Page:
WASHINGTON — Leaders of the In Defense of Christians summit, an event that raised awareness about the ongoing genocide of Christians from the Middle East, fear U.S. Sen. Ted Cruz of Texas may have put “lives at risk” with his controversial keynote address at last Wednesday’s gala.

“He came to a summit in defense of Christians and actually endangered Christian lives,” said Andrew Doran, executive director of IDC.

Initially, Cruz’s address was warmly received by the more than 900 attendees of the IDC gala dinner at the Omni Shoreham hotel in Washington on Sept. 10. The crowd applauded with equal force when the Texas Republican said, “Tonight, we are all united in defense of Jews” as when he said, “Tonight, we are all united in defense of Christians.”

However, a minority in the room erupted in vocal disagreement and boos when Cruz, after likening the Christian persecution to the situation of Jews in 1948 at the creation of the modern state of Israel, announced, “Today, Christians have no greater ally than the Jewish state.”

Three minutes later, Cruz then left the podium as a result of the heckling — even as a majority of participants instead clapped in response to some of his subsequent remarks — saying as he departed, “If you will not stand with Israel and the Jews, then I will not stand with you.”

Doran said that IDC regretted that some people were not more respectful of Cruz, and he acknowledged that three anti-Israel protesters were removed and banned. But he had “no doubt” that some people understandably were fearful of the optics of the event back in their home countries. He added that the Christian diaspora had much more freedom than Middle-Eastern Christians to voice their support for the state of Israel.

“And if they do, it gives any Islamist group a pretext to eradicate them,” he said.

 

The Context for Concern

In Gaza, where less than 1% of Gaza’s 1.8 million inhabitants are Christian, Hamas justified the recent summary execution of 27 Palestinians — including two women — on charges they were Israeli collaborators during Operation Protective Edge, an Israeli offensive launched in early July. The Islamist terror group’s executions reportedly were met without protest.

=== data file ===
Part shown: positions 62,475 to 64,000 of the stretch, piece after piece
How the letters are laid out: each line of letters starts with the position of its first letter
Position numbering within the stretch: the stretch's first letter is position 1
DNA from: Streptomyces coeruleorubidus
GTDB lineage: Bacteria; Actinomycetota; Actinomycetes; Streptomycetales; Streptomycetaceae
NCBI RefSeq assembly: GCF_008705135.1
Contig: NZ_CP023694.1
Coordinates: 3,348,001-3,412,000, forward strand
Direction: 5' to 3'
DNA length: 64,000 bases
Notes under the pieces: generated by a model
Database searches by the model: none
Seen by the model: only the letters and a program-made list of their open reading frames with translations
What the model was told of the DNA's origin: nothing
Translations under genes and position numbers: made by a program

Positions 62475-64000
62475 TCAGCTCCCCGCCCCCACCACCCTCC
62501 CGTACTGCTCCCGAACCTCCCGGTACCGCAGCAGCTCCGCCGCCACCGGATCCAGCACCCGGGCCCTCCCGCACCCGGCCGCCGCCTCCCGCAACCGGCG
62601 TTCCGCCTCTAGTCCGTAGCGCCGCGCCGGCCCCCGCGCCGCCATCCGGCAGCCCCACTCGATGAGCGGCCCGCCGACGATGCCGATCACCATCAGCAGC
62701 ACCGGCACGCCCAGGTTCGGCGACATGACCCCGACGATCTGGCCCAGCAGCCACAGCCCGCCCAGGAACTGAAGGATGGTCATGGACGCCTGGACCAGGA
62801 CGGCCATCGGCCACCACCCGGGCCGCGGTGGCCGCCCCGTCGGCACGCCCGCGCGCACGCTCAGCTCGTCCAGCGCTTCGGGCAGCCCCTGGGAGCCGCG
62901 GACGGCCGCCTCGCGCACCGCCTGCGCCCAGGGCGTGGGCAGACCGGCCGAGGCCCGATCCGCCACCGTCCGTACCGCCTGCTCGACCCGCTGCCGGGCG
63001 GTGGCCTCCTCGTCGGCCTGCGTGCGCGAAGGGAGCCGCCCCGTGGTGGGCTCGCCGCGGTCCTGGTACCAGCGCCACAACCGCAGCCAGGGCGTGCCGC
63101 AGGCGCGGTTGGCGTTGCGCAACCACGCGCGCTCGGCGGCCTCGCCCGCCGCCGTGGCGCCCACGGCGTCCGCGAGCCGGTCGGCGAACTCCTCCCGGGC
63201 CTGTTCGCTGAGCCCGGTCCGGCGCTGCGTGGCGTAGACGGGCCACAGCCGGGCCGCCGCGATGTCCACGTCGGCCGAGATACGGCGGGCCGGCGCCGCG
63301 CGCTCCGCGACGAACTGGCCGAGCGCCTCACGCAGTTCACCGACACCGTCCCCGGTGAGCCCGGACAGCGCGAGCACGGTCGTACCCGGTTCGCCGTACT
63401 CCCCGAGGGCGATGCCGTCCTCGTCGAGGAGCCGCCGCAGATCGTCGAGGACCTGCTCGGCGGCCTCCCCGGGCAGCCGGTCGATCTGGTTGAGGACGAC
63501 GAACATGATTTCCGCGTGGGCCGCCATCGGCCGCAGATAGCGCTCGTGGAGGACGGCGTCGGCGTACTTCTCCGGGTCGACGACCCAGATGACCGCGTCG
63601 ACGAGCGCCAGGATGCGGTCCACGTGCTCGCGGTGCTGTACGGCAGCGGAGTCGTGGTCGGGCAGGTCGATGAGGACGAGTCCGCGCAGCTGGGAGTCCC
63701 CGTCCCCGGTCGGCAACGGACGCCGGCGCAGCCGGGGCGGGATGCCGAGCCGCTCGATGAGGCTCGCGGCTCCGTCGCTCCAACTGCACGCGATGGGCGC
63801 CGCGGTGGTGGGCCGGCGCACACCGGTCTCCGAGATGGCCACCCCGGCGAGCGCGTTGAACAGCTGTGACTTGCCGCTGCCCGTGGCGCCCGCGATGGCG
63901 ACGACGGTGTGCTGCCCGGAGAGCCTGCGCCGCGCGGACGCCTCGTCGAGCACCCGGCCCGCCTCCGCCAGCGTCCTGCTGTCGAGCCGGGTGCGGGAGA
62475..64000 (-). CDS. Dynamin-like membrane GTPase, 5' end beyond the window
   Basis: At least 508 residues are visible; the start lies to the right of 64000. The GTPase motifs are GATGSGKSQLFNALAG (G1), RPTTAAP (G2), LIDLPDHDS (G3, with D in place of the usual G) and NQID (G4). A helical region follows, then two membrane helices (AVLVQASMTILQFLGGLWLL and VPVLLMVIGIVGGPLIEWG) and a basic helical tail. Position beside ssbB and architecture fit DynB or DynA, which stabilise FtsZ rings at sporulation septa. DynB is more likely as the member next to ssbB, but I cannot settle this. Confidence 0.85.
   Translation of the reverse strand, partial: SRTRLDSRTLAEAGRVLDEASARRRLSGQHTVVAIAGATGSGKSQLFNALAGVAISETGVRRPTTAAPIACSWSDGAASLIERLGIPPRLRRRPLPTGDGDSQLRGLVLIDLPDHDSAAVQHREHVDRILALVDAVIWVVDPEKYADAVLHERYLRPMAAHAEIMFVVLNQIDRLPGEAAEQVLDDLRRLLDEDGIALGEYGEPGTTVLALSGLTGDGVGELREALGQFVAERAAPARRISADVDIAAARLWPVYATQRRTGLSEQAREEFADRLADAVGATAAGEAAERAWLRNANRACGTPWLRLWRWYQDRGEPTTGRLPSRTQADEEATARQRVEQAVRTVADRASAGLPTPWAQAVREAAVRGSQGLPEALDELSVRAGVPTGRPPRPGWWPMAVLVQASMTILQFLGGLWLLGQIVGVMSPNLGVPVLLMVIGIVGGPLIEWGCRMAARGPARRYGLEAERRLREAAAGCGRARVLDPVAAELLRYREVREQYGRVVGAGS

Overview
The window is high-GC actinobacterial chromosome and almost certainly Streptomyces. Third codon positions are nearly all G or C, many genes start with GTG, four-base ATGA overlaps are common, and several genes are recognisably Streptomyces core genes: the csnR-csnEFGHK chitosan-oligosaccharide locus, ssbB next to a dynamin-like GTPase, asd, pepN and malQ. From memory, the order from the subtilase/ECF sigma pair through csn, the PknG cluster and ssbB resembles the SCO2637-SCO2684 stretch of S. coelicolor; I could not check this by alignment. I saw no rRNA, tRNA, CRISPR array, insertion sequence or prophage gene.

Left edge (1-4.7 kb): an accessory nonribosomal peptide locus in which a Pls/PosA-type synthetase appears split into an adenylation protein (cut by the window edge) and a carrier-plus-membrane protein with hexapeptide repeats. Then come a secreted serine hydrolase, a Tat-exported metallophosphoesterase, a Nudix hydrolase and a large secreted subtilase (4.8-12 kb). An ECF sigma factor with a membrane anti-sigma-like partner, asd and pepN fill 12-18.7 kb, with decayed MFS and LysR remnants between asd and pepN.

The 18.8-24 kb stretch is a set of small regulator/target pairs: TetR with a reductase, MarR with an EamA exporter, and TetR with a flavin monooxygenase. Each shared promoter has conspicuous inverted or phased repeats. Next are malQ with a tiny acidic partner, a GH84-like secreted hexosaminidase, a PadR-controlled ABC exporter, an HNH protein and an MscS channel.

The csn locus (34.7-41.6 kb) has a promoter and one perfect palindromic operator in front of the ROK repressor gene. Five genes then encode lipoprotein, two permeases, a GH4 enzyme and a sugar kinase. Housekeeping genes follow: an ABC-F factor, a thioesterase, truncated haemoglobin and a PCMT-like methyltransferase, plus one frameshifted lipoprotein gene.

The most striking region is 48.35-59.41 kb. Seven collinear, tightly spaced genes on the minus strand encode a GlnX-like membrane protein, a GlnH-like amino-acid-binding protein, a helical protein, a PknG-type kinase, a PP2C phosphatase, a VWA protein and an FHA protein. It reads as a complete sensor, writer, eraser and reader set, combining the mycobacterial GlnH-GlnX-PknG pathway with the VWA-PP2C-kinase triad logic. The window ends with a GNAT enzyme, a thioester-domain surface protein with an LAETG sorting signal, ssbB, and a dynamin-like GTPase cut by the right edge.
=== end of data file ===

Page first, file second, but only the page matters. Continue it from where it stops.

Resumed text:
Throughout Syria’s brutal civil war, both President Bashar Assad’s government and the rebels (including the Free Syrian Army) have traded accusations that the other is Israel’s “greatest ally.” Christians constitute 10% of the population, and their bishops have advocated neutrality in the conflict.

Lebanon, which experienced decades of multireligious civil war, still considers itself at war with Israel after a 2006 cease-fire. The country is officially divided 40% Christian, 27% Sunni and 27% Muslim, but Hezbollah’s militia outnumbers the Lebanese Army, and the recent influx of Syrian refugees has made Lebanon’s political unity even more extremely fragile.

Doran said that IDC worked hard to prevent Middle East politics from entering the discussion as some of their Christian attendees have to return to the Middle East. This included preventing the Syrian patriarchs from getting photographed sitting at a congressional hearing that condemned President Assad.

“People had come here trusting us not to put their lives in danger. People had come here for the sake of unity, and for politicians to take advantage of this for their own agenda is absolutely disgraceful,” he said.

Bishop Angaelos, general bishop of the Coptic Orthodox Church in the United Kingdom and Pope Tawardros II’s personal representative at IDC, said in a statement that he observed “complete clarity that advocacy must be for all who suffer persecution, Christian or otherwise,” and said he took “personal exception” with Cruz’s “sweeping statements made about those in attendance as exercising ‘bigotry and hatred … against Jews and Israel.’”

“In light of the current, very real challenges, this is not a time for such divisive and inflammatory language that demonizes communities and causes rifts between them, when their collaboration is most needed,” he said.

The Register tried to contact Cruz’s communications director Amanda Carpenter for comment, but received no response by publication time.

 

Worries About the Future

For members of the Christian diaspora, a great worry was that Cruz’s speech, and the protest it triggered, might undermine years of hard work to get Washington to recognize and act on the plight of Christians in the Middle East, who faced ethnic cleansing from extremists even during the U.S. occupation of Iraq.

“We have felt for a long time that the world has not been paying attention to us … and as that is going on, ISIS has been drinking our blood in Syria and Iraq,” said Juliana Taimoorazy, president of the Iraqi Christian Relief Council.

Taimoorazy said that while she “personally respects” Cruz and was “deeply upset” that a minority reacted as they did to his comments, she hoped the Texas senator would move on and work positively with Middle East Christians to focus on the genocide faced by Christians and all religious groups at the hands of extremists.

“What’s most upsetting is that this is a time of solidarity for the Jews, the Christians and the moderate Muslims,” she said.

Doran told the Register that IDC is pressing ahead with its work to defend Christians, as “lives continue to be at risk.” Its next phase before the second summit involves establishing regional IDC offices throughout the country.

“There are plans to move ahead in a big way,” he said.

“There’s a better understanding of what needs to happen in terms of organization and unity, and that is the real takeaway from the summit.”

Peter Jesserer Smith is the Register’s Washington correspondent.